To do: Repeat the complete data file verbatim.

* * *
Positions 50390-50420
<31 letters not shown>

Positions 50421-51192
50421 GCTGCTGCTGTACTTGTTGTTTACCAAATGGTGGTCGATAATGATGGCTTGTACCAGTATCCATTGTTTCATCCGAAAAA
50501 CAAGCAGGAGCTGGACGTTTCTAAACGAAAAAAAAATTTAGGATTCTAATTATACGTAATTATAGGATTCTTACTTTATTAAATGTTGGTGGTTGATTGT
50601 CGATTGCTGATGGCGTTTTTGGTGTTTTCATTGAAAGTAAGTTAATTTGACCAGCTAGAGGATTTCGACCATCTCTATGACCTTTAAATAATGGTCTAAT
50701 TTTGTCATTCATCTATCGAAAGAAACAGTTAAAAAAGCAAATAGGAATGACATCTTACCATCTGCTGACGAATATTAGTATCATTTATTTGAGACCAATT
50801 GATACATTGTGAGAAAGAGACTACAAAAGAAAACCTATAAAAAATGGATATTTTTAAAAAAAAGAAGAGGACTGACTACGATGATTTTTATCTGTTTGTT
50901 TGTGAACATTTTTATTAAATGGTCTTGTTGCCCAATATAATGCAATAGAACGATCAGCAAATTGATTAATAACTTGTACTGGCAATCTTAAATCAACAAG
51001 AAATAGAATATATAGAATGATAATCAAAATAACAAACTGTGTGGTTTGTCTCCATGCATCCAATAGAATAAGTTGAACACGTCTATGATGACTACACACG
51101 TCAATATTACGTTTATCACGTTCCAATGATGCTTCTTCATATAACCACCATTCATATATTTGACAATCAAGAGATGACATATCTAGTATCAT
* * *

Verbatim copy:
Positions 50390-50420
<31 letters not shown>

Positions 50421-51192
50421 GCTGCTGCTGTACTTGTTGTTTACCAAATGGTGGTCGATAATGATGGCTTGTACCAGTATCCATTGTTTCATCCGAAAAA
50501 CAAGCAGGAGCTGGACGTTTCTAAACGAAAAAAAAATTTAGGATTCTAATTATACGTAATTATAGGATTCTTACTTTATTAAATGTTGGTGGTTGATTGT
50601 CGATTGCTGATGGCGTTTTTGGTGTTTTCATTGAAAGTAAGTTAATTTGACCAGCTAGAGGATTTCGACCATCTCTATGACCTTTAAATAATGGTCTAAT
50701 TTTGTCATTCATCTATCGAAAGAAACAGTTAAAAAAGCAAATAGGAATGACATCTTACCATCTGCTGACGAATATTAGTATCATTTATTTGAGACCAATT
50801 GATACATTGTGAGAAAGAGACTACAAAAGAAAACCTATAAAAAATGGATATTTTTAAAAAAAAGAAGAGGACTGACTACGATGATTTTTATCTGTTTGTT
50901 TGTGAACATTTTTATTAAATGGTCTTGTTGCCCAATATAATGCAATAGAACGATCAGCAAATTGATTAATAACTTGTACTGGCAATCTTAAATCAACAAG
51001 AAATAGAATATATAGAATGATAATCAAAATAACAAACTGTGTGGTTTGTCTCCATGCATCCAATAGAATAAGTTGAACACGTCTATGATGACTACACACG
51101 TCAATATTACGTTTATCACGTTCCAATGATGCTTCTTCATATAACCACCATTCATATATTTGACAATCAAGAGATGACATATCTAGTATCAT